of Virginia is an unlikely candidate to 
have taken the Republican Party of 
Vii-ginia to the Supreme Court. Morse 
had only $30 in his checking account 
when he went to register for the 1994 
Virginia Republican convention that 
nominated Oliver North for Senate. 
Party officials refused to vraive the $45 
registration fee. 

Morse, a law student at the time, 
borrowed the money to attend the con- 
vention from a friend He later brought 
suit on behalf of himself and two class- 
mates who said the fee deterred them 
from attending the convention. The 
three characterized the $45 as an illegal 
poll tax and said that the practice of 
charging a fee should have been submit- 
ted to the Justice Department for review 
under the Voting Rights Act. In Morse 
vs. Republican Party of Virginia, the U.S. 
Supreme Court ruled in his favor on 
March 27, 1996. 

In Morse's opinion, "It's a big win for 
the Republican Party. Now it's going to 
be a stronger, bigger, better party because 
more people can participate." 
Morse considers his background essen- 
tial to understanding the motivation 
behind the suit He's from Pearisburg, a 



small town in mountainous GOes 
County, which borders West Virginia. "I 
feel very shaped by the mountains and 
the mountain people," he says. "1 think 
we have a reputation for being indepen- 
dent thinkers and not persons who 
blindly follow a policy. 

"The term is 'Mountain/Valley 
Republicans,' those people who under- 
stood what it was to be a minority party 
when the Byrd Democrats dominated 
politics in Virginia for so long. We ended 
many of the nefarious practices that kept 
people from voting. It's interesting that I 
would be involved in a poU tax struggle 
after college. Republicans in the sixties 
successfully sued the State of Virginia 
over the state poll tax." 

Morse's speech reflects his political 
science major as well as the history he 
minored in at VCU. He confesses to 
having been slightly intimidated when 
he started law school at UVA. "But once 
I got over the initial shock of being in 
classes with folks from Harvard and Yale, 
and folks that had just done so much, I 
found that I was very well prepared by 
my years at VCU." 

Morse took a year ofi^ from law 
school to get married. He is currendy 
living in Madison, Wisconsin while his 
wife finishes medical school. 
Morse, whose first name, "Fortis," means 
"strength" in Latin, is fervent in 
simiming up the experience of going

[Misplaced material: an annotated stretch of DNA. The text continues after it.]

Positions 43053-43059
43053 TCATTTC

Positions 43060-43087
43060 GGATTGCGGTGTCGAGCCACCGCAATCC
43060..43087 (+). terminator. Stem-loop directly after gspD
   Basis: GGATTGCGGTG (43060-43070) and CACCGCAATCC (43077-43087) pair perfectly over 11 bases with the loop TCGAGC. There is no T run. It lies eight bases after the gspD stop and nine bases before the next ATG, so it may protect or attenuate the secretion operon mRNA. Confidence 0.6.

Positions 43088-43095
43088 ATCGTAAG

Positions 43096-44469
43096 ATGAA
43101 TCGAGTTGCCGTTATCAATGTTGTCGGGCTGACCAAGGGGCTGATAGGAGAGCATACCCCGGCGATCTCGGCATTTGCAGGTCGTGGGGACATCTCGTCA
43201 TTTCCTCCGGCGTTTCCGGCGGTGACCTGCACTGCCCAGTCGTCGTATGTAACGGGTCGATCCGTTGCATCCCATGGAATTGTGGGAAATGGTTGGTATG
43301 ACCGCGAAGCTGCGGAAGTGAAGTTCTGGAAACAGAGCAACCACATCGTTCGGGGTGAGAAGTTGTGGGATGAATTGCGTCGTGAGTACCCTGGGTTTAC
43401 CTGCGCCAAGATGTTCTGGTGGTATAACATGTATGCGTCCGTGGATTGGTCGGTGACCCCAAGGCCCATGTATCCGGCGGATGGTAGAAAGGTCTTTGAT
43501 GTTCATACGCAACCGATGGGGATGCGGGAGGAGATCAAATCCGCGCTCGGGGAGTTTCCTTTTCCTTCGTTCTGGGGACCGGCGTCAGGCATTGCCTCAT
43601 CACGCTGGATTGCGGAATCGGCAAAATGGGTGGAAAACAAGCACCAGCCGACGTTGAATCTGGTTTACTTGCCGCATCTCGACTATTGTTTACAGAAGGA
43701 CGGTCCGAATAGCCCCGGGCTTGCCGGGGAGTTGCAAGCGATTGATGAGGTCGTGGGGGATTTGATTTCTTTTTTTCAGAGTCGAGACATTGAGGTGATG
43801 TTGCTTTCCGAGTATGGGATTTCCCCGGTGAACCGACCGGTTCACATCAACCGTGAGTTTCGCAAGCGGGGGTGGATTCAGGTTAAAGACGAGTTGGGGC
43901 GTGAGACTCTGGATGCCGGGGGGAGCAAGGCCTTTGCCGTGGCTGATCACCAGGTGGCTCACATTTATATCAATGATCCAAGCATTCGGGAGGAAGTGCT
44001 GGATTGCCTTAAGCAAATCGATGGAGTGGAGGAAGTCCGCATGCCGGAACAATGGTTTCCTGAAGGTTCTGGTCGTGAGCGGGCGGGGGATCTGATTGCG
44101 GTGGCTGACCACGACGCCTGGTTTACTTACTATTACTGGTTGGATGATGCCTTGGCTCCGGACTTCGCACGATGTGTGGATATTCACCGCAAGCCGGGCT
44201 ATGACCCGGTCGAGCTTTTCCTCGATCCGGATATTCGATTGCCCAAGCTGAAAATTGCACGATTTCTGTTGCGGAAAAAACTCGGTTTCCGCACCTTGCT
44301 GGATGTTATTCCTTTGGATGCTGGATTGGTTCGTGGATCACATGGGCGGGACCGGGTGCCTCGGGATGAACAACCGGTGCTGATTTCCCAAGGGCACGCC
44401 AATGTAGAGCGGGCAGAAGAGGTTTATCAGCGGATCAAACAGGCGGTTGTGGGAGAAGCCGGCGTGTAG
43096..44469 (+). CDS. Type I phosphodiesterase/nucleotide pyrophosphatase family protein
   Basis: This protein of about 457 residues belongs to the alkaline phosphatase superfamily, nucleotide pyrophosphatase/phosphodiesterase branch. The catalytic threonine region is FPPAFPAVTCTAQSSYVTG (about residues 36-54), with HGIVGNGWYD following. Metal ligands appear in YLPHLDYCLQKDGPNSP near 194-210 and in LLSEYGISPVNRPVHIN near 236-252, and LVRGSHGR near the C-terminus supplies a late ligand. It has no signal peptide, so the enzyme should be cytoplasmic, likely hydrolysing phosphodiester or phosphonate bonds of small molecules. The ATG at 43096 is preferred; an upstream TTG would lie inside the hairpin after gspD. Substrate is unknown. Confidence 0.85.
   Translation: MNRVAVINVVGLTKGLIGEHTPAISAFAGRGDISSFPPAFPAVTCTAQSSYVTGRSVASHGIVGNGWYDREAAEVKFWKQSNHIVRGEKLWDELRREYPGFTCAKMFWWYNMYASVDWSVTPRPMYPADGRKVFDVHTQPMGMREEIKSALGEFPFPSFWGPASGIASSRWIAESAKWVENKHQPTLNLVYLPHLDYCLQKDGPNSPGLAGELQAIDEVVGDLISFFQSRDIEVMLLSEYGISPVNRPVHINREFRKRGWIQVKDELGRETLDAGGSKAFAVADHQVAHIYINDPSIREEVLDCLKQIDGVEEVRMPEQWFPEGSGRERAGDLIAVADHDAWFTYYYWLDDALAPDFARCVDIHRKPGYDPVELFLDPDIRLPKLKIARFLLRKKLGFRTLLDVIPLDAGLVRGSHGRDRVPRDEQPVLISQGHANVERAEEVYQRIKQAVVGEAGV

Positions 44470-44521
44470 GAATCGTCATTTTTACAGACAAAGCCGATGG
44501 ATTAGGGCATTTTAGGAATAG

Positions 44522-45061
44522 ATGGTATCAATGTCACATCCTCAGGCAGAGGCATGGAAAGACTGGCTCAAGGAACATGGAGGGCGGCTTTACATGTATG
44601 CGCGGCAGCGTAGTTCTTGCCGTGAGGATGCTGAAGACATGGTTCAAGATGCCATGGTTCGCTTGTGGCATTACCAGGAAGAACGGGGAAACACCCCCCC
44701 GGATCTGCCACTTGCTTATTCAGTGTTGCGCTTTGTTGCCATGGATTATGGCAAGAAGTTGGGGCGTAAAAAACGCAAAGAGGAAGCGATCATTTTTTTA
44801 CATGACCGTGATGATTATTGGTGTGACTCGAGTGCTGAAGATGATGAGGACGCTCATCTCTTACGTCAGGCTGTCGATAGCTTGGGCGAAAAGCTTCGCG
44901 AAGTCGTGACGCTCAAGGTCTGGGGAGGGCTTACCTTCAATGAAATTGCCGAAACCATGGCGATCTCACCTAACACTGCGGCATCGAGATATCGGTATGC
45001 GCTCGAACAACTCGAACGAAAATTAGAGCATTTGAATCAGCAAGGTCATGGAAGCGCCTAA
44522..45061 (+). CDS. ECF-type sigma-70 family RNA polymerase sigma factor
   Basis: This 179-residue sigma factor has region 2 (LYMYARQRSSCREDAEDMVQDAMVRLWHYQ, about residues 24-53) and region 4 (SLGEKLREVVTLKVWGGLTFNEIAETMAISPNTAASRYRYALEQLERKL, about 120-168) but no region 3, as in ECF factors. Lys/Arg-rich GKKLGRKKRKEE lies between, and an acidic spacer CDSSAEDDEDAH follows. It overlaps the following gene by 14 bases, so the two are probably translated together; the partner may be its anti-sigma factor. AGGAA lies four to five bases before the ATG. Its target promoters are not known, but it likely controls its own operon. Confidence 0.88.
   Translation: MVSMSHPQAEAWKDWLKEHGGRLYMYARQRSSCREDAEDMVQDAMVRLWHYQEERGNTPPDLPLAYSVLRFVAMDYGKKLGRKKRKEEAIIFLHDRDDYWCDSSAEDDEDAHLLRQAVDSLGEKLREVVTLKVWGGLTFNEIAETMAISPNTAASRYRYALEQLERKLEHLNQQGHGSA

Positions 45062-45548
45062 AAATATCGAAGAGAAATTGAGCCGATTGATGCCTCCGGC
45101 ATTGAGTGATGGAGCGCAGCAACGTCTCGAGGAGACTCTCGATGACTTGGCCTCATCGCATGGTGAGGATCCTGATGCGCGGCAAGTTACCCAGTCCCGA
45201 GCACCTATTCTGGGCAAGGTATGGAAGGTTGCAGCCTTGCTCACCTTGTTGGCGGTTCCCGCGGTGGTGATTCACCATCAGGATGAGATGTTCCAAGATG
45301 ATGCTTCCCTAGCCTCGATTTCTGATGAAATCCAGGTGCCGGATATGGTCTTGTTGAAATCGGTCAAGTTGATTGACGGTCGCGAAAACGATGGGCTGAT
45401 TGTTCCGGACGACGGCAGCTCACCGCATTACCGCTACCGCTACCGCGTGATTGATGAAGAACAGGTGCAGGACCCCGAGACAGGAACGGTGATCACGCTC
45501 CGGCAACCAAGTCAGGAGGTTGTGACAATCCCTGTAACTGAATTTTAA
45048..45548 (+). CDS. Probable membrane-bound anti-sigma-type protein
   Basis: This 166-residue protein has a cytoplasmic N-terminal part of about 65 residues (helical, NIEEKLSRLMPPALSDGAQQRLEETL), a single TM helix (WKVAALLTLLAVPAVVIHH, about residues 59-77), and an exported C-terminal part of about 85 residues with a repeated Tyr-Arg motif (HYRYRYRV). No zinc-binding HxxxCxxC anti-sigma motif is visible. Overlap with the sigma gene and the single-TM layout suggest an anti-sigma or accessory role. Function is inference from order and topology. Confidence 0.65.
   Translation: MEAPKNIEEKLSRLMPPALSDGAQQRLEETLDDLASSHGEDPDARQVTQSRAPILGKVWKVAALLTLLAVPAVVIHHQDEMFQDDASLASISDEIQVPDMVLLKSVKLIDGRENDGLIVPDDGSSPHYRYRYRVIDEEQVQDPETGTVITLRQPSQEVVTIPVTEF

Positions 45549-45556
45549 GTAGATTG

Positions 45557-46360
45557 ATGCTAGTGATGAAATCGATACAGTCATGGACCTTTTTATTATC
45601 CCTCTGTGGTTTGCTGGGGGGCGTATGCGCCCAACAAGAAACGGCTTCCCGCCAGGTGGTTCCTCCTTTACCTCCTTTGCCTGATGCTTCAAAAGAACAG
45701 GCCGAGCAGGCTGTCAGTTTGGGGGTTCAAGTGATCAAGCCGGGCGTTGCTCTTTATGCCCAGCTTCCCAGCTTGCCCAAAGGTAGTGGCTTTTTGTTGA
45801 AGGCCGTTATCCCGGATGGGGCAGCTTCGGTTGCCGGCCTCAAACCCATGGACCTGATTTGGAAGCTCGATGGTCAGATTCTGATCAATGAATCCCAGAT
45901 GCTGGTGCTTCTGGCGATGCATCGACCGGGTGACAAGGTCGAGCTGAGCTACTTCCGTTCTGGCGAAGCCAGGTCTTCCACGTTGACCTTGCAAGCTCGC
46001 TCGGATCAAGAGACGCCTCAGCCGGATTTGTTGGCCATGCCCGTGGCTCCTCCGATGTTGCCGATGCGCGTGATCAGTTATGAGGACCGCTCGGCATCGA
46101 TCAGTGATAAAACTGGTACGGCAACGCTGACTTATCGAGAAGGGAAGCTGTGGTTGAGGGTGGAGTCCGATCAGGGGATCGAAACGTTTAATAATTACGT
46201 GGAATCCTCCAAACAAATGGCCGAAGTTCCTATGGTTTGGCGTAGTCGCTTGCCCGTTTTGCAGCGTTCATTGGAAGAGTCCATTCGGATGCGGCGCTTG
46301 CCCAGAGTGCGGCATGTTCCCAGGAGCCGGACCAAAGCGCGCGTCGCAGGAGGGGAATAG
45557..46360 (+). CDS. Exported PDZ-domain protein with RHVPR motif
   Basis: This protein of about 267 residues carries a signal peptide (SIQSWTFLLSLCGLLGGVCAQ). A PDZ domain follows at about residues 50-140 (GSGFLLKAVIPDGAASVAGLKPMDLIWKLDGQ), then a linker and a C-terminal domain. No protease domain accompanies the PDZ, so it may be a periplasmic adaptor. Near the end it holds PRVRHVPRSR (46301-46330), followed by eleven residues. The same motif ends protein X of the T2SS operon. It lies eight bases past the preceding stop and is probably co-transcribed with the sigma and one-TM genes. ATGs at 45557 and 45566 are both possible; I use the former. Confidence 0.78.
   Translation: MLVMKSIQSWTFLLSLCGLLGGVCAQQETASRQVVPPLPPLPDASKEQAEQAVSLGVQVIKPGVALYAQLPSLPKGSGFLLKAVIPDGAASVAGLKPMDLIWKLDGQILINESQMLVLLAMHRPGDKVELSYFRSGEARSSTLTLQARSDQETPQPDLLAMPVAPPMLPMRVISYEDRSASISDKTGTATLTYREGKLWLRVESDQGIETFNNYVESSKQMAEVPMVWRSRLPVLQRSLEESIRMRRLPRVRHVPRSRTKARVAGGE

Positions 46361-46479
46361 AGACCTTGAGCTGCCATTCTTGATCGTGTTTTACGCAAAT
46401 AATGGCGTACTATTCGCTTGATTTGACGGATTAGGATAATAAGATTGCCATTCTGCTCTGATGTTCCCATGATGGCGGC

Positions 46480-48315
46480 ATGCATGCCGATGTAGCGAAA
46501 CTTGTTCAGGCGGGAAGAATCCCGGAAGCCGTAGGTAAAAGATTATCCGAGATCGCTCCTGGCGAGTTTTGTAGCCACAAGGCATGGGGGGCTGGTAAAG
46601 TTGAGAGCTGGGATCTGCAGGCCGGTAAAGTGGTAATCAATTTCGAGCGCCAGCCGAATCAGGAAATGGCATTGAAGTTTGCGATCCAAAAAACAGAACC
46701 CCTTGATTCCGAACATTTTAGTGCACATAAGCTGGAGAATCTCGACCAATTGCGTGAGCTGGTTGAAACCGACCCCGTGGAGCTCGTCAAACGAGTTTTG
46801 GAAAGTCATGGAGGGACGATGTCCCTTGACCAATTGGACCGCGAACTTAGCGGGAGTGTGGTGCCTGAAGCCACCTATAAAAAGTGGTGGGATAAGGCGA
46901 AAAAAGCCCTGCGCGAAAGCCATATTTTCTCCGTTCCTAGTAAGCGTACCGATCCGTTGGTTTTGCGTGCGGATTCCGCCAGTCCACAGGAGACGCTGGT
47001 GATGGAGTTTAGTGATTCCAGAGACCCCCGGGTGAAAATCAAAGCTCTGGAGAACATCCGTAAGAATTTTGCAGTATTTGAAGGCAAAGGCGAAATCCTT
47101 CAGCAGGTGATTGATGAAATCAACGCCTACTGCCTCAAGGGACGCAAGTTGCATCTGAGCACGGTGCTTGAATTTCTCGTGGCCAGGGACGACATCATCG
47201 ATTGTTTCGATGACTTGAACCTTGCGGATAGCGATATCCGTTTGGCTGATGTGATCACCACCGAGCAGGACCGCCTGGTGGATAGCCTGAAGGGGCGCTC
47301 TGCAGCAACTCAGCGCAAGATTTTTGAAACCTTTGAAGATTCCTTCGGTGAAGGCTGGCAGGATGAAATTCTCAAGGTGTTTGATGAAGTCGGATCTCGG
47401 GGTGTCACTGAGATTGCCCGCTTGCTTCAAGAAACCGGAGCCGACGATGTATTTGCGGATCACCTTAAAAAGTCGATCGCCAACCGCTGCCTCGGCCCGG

before the Supreme Court. "It's been 
very humbling for me as a law student to 

see the tradition and the power that 
exudes from that building and that 
august body. I^awyers are noted for 
becoming cynical. There's much in the 
law that can make you cynical. This suit 
and the success I had as an individual, 
politically powerless plaintiff — to find 
excellent legal representation and to 
change an illegal practice — has gone a 
long way toward restoring my faith and 
maintaining my faith that our justice 
system works well." 

Fran Katz '86BA/H&S 

On the telephone, Fran Katz sounds 
driven and intense. It's exacdy what 
you'd expect from a 32-year-old 
Washington womderkind, the Deputy 
Political Director of the American Israeli 
Public Affairs Committee — AIPAC — 
"the political voice of the American 
Jewish community." Except that it's after 
10 p.m. on Friday night. 

She kept the same schedule at VCU. 
"I worked all through college — I didn't 
go to bars at night, and I went to the 
library on the weekends. I was there 
when it opened at 9 a.m. on Saturday 
and at 11 on Sunday morning." 

Katz had to cram seven day's studying 
into the weekend because of full-time 
work with Virginia's Democratic party. 
VCU's Bob Holsworth steered her 
toward the job. "When I went to college 
I wanted to study political science and 
eventually come to Washington. I asked 
Bob how can I get involved and find 
out if I like it? He said go down to the 
state capitol and start volunteering. My 
Jewish heritage and my intuition said go 
to the Democratic party. I started volun- 
teering and loved it. Then they started 
paying me." 

In 1984, as a sophomore, she was the 
liaison between Edy Harrison's Senate 
race and the state party. "I worked with 
all the state party chairs. Nobody ever 
knew I was in school or how old I was. I 
did amazing things that people my age 
shouldn't ha\'e done — and I wouldn't 
have done them if Bob didn't say, 'Go, 
see if you like it.'" 


Her senior year was marked by her 
father's terminal illness. "I was going 
home on weekends to take care of him. 
He died in January of '86. 1 was 21 years 
old. His death had an enormous imp)act. 
I think it gave me an iimer strength that 
allowed me to do a lot of the things I 
have done since I've been in Washington.